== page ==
TEHRAN: Iran’s opposition leaders said that a ”dark future” awaits the economy because the government didn’t listen to economists when it slashed energy and food subsidies in a country already struggling under biting UN sanctions.
Former presidential candidates Mir Hossein Mousavi and Mahdi Karroubi support the government’s effort to rein in subsidies but said in a rare statement posted on their websites Wednesday that it is being implemented badly.
The opposition leaders, who believe President Mahmoud Ahmadinejad stole the June 2009 election through massive vote fraud, said the way the government is slashing subsidies only brings more hardship to the country.
Fuel prices have at least quadrupled and bread prices have more than doubled in the past week since the government started dramatically reducing subsidies.
”Enforcing this plan, while Iran is facing tough international sanctions and its economy is in recession with an unemployment rate of over 30 percent and wild inflation, is a burden on medium and low-income families,” Mousavi and Karroubi said in a statement posted on kaleme.com.
”Daily closure of factories and their inability to pay salaries on the one hand and exit of capital because of lack of investment security … on the other herald a dark future for the country’s economy. This gets worse when the government has no ears for the views of experts,” they added.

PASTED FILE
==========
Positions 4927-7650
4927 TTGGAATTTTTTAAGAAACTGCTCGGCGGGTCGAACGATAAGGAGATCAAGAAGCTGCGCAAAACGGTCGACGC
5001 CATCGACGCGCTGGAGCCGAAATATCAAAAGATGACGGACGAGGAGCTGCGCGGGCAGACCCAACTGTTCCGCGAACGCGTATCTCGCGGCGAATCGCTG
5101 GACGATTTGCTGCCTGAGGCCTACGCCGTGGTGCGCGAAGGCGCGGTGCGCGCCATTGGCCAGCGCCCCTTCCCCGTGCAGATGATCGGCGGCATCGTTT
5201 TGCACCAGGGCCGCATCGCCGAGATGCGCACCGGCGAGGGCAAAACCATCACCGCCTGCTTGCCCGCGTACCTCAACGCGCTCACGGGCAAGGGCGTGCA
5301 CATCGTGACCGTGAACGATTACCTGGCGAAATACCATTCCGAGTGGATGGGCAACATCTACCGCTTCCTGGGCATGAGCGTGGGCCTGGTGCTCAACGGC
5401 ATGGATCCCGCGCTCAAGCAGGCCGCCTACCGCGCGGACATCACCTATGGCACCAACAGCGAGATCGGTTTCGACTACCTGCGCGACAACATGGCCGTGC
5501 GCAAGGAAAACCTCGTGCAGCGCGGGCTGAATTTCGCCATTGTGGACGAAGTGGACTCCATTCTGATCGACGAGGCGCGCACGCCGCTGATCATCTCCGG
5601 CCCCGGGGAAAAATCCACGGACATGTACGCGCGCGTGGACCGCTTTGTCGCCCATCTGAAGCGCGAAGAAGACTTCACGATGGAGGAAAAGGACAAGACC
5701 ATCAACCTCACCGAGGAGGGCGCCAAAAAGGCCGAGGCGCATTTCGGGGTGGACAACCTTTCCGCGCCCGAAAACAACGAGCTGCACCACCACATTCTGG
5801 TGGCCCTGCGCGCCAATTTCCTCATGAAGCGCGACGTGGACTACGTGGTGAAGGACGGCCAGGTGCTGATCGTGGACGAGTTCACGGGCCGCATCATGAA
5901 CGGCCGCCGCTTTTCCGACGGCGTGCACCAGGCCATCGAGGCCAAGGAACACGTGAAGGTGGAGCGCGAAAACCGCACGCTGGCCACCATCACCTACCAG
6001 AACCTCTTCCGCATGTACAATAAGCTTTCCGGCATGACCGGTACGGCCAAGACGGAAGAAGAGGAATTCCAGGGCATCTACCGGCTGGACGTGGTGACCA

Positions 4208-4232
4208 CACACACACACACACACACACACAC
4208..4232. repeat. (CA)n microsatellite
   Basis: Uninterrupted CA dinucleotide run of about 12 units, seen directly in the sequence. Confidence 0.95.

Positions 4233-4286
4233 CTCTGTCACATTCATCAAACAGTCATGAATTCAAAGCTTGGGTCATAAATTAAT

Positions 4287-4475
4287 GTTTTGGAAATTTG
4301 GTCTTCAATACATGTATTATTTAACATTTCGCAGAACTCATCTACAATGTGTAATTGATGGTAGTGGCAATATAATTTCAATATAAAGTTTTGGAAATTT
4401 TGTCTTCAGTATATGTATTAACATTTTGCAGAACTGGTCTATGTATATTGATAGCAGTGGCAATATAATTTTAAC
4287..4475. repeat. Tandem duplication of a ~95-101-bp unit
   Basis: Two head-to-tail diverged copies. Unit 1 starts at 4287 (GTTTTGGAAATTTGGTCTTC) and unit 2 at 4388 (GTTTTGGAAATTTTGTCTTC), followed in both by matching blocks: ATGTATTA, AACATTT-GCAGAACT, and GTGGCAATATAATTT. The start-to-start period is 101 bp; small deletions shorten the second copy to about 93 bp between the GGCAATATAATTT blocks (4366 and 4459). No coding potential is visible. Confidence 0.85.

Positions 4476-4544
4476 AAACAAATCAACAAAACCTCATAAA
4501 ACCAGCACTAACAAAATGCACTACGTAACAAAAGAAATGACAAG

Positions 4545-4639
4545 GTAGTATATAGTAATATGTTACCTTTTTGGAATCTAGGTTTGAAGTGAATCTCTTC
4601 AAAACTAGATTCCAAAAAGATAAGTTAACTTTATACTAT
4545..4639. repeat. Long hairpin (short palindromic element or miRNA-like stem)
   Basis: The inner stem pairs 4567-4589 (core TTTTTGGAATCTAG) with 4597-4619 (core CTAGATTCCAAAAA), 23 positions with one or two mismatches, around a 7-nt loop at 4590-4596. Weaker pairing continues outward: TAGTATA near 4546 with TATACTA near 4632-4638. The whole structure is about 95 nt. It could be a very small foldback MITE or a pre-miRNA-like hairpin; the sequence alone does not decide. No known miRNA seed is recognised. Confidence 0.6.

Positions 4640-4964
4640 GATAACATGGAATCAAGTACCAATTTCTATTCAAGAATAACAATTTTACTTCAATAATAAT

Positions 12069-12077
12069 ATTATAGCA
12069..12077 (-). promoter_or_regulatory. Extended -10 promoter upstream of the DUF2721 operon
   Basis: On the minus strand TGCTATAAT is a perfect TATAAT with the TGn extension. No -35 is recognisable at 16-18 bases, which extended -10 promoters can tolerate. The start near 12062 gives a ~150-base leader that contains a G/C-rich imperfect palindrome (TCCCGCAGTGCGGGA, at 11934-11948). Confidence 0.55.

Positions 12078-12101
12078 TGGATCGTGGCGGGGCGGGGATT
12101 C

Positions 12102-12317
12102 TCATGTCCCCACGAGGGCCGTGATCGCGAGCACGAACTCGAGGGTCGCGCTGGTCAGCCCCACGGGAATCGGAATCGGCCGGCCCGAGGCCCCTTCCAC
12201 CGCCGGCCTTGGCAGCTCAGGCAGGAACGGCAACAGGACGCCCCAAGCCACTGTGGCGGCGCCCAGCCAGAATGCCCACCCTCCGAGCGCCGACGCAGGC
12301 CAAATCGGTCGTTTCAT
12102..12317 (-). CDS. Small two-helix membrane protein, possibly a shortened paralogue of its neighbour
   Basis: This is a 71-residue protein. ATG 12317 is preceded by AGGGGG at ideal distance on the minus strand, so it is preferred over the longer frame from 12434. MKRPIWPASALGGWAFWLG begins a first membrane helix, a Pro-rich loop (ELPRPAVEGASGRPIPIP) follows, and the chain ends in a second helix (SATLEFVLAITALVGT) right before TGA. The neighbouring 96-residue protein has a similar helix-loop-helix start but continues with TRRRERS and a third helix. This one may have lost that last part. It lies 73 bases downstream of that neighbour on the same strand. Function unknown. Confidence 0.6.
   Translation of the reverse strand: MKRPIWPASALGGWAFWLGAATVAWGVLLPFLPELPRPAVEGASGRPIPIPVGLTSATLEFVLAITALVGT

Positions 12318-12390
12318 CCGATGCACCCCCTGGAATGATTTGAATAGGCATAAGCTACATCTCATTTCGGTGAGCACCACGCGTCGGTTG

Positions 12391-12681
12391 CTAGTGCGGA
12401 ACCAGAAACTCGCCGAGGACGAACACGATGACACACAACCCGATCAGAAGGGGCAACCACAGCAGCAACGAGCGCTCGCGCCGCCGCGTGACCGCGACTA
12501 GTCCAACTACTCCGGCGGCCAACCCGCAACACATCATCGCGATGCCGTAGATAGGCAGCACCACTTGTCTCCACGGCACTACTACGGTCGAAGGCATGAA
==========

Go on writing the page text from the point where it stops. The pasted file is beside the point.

President Mahmoud Ahmadinejad has called the subsidy cut plan the ”biggest surgery” in Iran’s economy in half a century and vowed to fully cut all subsidies by the end of his term in 2013.
The government says it is paying some $100 billion in subsidies annually, although experts believe the amount is about $30 billion. Economists say the plan to slash subsidies could stoke inflation already estimated to be more than 20 percent.
Experts say a gradual reduction of subsidies, not a sudden cut, is the best approach to tackling Iran’s economic woes.
”Our people have become used to subsidies over decades. The country’s economy and people’s way of life have taken shape based on that. By using a shock solution of slashing subsidies, the middle class will cease to exist,” prominent economist Mohsen Ranani said recently. ”The structure of the economy has to be reformed through a long-term plan, not shocks.”
Iran is already under four sets of tough U.N. sanctions over its refusal to halt uranium enrichment, a technology that can be used to produce nuclear fuel or atomic weapons.
The US and its allies accuse Iran of using its civilian nuclear program as a cover to build weapons. Tehran has denied the charges, saying its nuclear program is geared toward generating electricity and producing nuclear medical radioisotopes to treat patients.
Mousavi and Karroubi vowed to remain defiant, saying they already live in a ”big prison” and it won’t be different if they will be put into an actual ”small prison.”
The two leaders are under close surveillance by security forces.
”Until today, we have remained steadfast in the path we’ve chosen. Also, we won’t give up this way, which seeks nothing but regain the rights of the people in the future,” they said.